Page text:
Gold News

Trump's Terrible Trade Tweets

Little room for the US to get a better deal from China...
PEOPLE can believe whatever they want, writes Bill Bonner in his Diary of a Rogue Economist.
But sooner or later, real life intervenes. We just like to see the looks on their faces when it does.
By that measure, 2017 may be our best year ever. Rarely have so many people believed so many impossible things.
Automaker General Motors (GM) used to have an assembly plant in East Baltimore.
Then one Friday in May 2005, at 4:30 in the afternoon, the last Chevrolet Astro van rolled off the assembly line at the Broening Highway General Motors Plant. Some eyes misted up. Some were angry. Some laughed.
The van hadn't been updated in 20 years. It was widely seen as a safety hazard and voted "worst in its class" by the experts.
Peter Morici, a professor of business at the University of Maryland, summed up GM's problem to a reporter for The Baltimore Sun:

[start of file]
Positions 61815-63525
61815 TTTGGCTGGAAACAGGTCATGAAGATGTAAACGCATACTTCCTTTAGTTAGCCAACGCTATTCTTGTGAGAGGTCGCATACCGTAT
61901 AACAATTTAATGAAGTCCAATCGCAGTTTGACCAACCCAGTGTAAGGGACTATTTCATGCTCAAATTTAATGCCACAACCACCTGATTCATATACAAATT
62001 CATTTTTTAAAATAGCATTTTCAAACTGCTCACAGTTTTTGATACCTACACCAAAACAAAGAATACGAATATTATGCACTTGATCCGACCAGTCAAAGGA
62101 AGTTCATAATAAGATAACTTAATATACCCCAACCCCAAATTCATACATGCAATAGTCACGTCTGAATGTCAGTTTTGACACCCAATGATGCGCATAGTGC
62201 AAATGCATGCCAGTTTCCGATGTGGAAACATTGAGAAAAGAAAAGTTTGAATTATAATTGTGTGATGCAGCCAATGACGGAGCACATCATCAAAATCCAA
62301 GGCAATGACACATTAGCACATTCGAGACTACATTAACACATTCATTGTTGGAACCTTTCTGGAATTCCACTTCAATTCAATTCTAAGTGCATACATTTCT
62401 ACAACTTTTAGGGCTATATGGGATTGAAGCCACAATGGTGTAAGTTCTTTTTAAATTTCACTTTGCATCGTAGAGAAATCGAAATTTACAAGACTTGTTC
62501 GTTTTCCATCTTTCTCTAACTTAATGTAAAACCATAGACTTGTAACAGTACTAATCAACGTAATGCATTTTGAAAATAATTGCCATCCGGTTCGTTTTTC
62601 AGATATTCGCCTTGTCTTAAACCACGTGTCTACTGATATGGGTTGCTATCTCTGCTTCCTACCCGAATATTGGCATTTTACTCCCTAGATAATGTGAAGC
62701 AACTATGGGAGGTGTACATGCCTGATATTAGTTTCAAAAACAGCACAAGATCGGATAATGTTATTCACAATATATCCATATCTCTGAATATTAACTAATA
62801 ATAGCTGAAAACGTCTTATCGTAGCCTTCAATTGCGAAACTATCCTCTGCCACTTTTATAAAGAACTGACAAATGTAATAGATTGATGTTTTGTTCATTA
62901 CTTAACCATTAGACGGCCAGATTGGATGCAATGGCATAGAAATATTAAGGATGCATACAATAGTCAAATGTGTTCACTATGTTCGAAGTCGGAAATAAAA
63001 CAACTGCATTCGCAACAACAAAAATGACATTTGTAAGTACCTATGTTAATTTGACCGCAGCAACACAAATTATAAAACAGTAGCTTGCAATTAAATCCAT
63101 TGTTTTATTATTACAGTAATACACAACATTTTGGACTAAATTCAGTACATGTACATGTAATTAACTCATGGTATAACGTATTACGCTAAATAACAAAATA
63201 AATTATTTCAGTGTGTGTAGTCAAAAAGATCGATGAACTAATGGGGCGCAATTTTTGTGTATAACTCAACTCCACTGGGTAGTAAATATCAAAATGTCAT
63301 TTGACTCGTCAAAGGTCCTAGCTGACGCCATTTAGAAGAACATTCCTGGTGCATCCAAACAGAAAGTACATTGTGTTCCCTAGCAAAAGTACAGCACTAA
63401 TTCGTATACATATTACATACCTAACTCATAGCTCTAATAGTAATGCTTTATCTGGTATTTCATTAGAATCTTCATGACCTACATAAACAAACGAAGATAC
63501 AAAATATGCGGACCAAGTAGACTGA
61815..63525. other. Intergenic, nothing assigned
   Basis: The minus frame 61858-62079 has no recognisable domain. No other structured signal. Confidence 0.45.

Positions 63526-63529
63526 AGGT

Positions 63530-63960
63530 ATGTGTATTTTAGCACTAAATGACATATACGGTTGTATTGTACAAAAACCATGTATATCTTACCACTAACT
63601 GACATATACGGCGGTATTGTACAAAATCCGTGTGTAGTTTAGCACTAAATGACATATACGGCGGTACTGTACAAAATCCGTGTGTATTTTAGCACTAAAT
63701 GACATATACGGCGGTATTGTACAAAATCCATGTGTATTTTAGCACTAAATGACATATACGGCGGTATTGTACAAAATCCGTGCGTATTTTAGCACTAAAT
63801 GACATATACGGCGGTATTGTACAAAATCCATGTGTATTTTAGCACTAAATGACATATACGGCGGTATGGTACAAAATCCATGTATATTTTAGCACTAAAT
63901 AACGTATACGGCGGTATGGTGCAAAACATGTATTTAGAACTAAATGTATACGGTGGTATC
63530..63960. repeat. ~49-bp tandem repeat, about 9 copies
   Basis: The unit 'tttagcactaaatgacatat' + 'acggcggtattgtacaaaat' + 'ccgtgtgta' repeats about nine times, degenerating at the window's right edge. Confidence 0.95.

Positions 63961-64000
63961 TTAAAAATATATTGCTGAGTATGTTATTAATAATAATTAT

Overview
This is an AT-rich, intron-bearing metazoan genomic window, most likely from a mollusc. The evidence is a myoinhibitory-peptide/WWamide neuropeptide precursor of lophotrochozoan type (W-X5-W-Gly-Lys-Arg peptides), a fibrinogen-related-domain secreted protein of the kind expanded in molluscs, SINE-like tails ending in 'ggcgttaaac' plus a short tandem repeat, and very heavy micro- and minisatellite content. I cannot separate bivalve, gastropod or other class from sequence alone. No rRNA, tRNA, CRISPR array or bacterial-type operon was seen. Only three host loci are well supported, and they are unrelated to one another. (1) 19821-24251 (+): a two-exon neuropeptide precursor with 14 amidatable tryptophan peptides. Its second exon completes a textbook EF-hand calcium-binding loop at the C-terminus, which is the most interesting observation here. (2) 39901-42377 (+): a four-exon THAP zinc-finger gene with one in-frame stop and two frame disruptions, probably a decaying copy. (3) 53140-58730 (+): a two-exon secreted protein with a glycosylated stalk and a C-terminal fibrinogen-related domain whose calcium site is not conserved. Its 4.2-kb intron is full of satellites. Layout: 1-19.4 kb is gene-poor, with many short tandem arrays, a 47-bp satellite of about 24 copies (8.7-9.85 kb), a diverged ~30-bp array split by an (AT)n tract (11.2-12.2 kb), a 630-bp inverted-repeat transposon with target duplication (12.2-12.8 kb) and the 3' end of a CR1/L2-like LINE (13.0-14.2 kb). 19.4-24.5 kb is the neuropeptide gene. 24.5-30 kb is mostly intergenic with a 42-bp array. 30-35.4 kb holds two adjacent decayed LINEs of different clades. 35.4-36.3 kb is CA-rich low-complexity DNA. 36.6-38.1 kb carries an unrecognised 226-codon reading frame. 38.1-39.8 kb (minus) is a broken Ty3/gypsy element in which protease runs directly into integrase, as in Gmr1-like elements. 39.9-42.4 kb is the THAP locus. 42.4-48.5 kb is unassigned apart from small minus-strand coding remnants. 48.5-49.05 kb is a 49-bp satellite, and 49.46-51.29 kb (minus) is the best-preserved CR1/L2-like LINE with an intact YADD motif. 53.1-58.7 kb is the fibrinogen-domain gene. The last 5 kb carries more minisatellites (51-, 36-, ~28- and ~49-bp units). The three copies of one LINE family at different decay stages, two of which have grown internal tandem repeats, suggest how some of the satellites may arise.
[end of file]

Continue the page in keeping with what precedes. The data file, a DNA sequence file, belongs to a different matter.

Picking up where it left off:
"If you sell an inferior product and you expect a premium price, you're going to go out of business."
In its heyday, the plant operated two shifts and employed 7,000 workers. Dundalk, the nearest neighborhood, boomed – with bar traffic ebbing and flowing as one shift took up work and another left off.
But by 2004, the shop was spinning its wheels. GM owed so much to the past – in the form of pension and medical benefits to retired employees – it had little money or attention available for the future.
The company paid out more than $5 billion that year for retirees' aching backs, high blood pressure, and other ailments.
A year later, the plant sputtered to a halt and went silent. The thousand-plus GM workers still on the job in Maryland grumbled. But no one, as far as we know, suggested punishing the company with a penalty tax on Michigan-made vans sold in the state.
For some reason – never explained – Marylanders may bristle at cheap imports from Mexico or China. But they seem to take imports from Michigan or California in stride.
But what's this?
GM now produces the Chevrolet Cruze, a cheap domestic automobile favored by the people left behind by globalization and financialization.